The present invention applies signal classification theory to HRV to screen diabetics for autonomic neuropathy. The theory includes application of formulae and protocols adapted from pattern recognition and speaker recognition research. The classification methods presented consist of: 1) encoding the signal, 2) establishing a template for individual or group classification (referred to as a classifier codebook), 3) calculating custom weights to improve classifier performance, and 4) executing a basic recognition decision criterion. Individual recognition and group classification methods are employed. Group classification is tested on both a Euclidean distance classifier using the nearest-mean criterion, and a discriminant classifier. Class-distance ratios may also be used to demonstrate class separation. Also, cepstral coefficients are correlated with several HRV indices, and cepstral distance measures with respect to the LF and HF spectral indices of autonomic tone are used.

The present invention relates to a method for screening individuals for AN using cepstral encoding of HR signals. Preferably, linear predictor-derived cepstral encoding of the heart rate signals are obtained from individuals in a supine position to generate a vector. The vector is compared with a classifier heart rate cepstral vector generator from a population having AN. The heart rate cepstral vector is compared with the classifier to indicate presence or absence of AN in the individual. The invention removes the need for utilizing a tilt table to diagnose AN. Approximately fifteen minutes of heart rate data from an individual in a supine position is sufficient for diagnosis.

In practice, the method of the present invention comprises recording information about an individual's heart rate while the individual is in a supine position. Heart rate cepstral vectors are then generated for the individual. The cepstral data is statistically matched, with the linear discriminant classifier to cepstral data of either of two control groups, comprising known diabetics, one with neuropathy and one without. The control groups are previously analyzed on a tilt table, and were tilted as is known in the art, and spectro band analysis is used to establish the groups. Then, the individuals comprising the control groups are then positioned in a supine position and then cepstral data is collected so that there is information relating to both of the known groups in a supine position. Thus, the data from an unknown individual can be compared against the two control groups to determine whether or not the unknown individual has AN.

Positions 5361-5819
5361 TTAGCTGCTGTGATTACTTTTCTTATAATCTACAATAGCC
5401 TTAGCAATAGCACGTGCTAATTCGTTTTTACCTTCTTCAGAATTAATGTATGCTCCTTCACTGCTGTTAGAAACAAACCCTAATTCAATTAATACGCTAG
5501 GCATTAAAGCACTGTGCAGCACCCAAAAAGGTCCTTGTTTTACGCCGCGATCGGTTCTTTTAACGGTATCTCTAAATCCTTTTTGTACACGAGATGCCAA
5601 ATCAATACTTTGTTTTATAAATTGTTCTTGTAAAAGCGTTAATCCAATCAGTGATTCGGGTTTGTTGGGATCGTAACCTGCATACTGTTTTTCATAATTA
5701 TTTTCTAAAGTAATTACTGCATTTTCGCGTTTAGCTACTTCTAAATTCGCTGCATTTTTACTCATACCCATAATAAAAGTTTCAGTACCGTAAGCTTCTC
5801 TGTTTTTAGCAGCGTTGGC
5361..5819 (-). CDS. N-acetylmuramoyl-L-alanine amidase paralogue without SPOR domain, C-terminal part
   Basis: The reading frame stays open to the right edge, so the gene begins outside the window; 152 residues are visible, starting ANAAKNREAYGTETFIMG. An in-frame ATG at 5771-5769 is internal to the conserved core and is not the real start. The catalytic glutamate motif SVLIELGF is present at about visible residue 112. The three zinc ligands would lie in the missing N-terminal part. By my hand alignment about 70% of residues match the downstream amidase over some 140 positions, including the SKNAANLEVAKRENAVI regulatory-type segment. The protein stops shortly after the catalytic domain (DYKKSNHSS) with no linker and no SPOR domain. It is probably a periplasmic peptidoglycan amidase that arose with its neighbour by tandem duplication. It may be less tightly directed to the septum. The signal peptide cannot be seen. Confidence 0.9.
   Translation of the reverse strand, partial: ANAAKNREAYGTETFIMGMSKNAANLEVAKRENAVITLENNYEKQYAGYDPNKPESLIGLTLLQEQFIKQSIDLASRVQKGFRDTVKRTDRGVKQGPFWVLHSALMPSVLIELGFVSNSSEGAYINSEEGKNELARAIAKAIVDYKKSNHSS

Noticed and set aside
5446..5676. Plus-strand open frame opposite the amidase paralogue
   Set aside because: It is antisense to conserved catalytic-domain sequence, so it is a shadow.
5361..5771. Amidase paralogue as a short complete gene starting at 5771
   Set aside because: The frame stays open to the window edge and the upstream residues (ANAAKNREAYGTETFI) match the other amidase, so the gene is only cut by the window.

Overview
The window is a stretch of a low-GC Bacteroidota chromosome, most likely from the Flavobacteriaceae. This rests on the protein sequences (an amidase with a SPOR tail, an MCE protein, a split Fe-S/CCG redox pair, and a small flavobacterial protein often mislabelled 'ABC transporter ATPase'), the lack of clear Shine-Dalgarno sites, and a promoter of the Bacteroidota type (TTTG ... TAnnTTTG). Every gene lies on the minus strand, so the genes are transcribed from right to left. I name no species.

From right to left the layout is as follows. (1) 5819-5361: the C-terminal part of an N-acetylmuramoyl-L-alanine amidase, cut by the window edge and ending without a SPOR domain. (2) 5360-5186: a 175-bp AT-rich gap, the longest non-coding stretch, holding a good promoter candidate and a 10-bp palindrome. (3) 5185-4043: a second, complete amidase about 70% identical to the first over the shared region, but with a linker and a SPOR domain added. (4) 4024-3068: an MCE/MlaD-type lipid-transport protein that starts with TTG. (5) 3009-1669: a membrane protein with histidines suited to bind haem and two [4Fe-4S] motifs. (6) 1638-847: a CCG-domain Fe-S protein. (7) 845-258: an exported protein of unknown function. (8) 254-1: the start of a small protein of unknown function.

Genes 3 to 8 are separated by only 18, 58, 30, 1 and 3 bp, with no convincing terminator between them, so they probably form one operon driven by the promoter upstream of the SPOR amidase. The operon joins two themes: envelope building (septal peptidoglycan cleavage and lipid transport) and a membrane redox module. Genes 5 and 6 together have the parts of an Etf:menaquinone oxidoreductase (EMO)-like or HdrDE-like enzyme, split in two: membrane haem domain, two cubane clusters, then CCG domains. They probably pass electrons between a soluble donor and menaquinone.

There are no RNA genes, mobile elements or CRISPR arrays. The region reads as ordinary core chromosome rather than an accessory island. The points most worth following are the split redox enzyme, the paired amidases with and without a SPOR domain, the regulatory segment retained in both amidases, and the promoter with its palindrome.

The present invention may be understood by reference to the following example and to Curcie, et al., “Recognition of Individual Heart Rate Patterns with Cepstral Vectors” (1997), supra, and by reference to the thesis of David John Curcie, written under the direction of William Craelius, entitled Classification of Heart Rate Variability Patterns Using Cepstral Vectors submitted to the Graduate School—New Brunswick, Rutgers, The State University in May, 1999, the entire disclosures of which are expressly incorporated herein by reference.

Twenty-one diabetic patients (10 Male, 11 Female, age 50±14yrs) were recorded under tilt table protocol. The subjects included 8 insulin-dependent and 13 self-regulating (with oral hypoglycemics) diabetics, diagnosed for periods ranging from 1 to 50 years. Subjects were free of drugs other than insulin at the time of recording. Patients were recorded while on an electrically driven tilt table. Subjects were recorded for 15-minute epochs in the supine position, followed by the 70 degrees head-up tilt position. At least 5 minutes were allowed for mean HR stabilization prior to each recording. Inter-beat-intervals were logged using a digital cardiac data logger (one such device being Log-a-Rhythm Ambulatory Heart Rate & Respiration Recorder, disclosed in U.S. Pat. No. 5,333,615, manufactured by Nian-Crae, Inc., Somerset, N.J.), and subsequently examined, preprocessed, and converted to instantaneous heart rate (IHR) using a “c” program based on the method of Berger, et al., “An Efficient Algorithm for Spectral Analysis of Heart Rate Variability,”IEEE Trans. Biomed. Eng., 33(a): 900-904 (1986). FIG. 1 is a flow chart showing the steps of converting raw ECG to IHR.

LP-cepstral encoding of IHR records was done using DADiSP (trademark of DSP Development Corp., Cambridge, Mass.) software program. A custom DADiSP SPL routine is set forth in Appendix A, hereto. HRCVs'were computed in 12 dimensions, from 640-sample (2.7-min.) windows, with 50% overlap. Each 15-minute record produced 10 training vectors. Cardiac autonomic function was assessed by standard heart rate variability measures. Time domain and spectral HRV indices were calculated for each record. Indices included HR mean, variance, spectral energies in the very low frequency (VLF, 0.003-0.04 Hz.), low frequency (LF, 0.04-0.15 Hz.), high frequency (HF, 0.15-0.4 Hz.), and total power (TP, 0.03-0.4 Hz.) bands. Also calculated were the LF/HF ratio, and the ratio of LF in tilt to HF in supine (LFT/HFS), an index of autonomic balance known as the symp-para (S/P) index described by Craelius et al., “Heart Rate Variability as an Index of Autonomic Imbalance in Patients with Recent Myocardial Infraction,” Med. Biol. Eng. Comput., Volume 30 (1992), pages 385-388. The ratio of LF/HF in tilt, to LF/HF in supine (T/S) is used as an index of autonomic response to orthostatic stress.

Two diabetic groups were established based on autonomic status, as measured by the T/S index. The groups consisted of diabetics with normal response to tilt (ND), and those with abnormal response to tilt, indicating autonomic neuropathy (AN). Subjects with a T/S>1 were considered ND, and T/S≦1 were considered AN. Standard discriminant analysis was used on the supine HRCVs'to calculate the discriminant function to best separate the ND and AN classes, as defined by the T/S criterion. Stepwise discriminant analysis was done using a statistical software package (SPSS 8.0, SPSS, Inc., Chicago). Error rate was calculated as both the apparent error rate, and the estimated true error rate, using the leave-one-out method.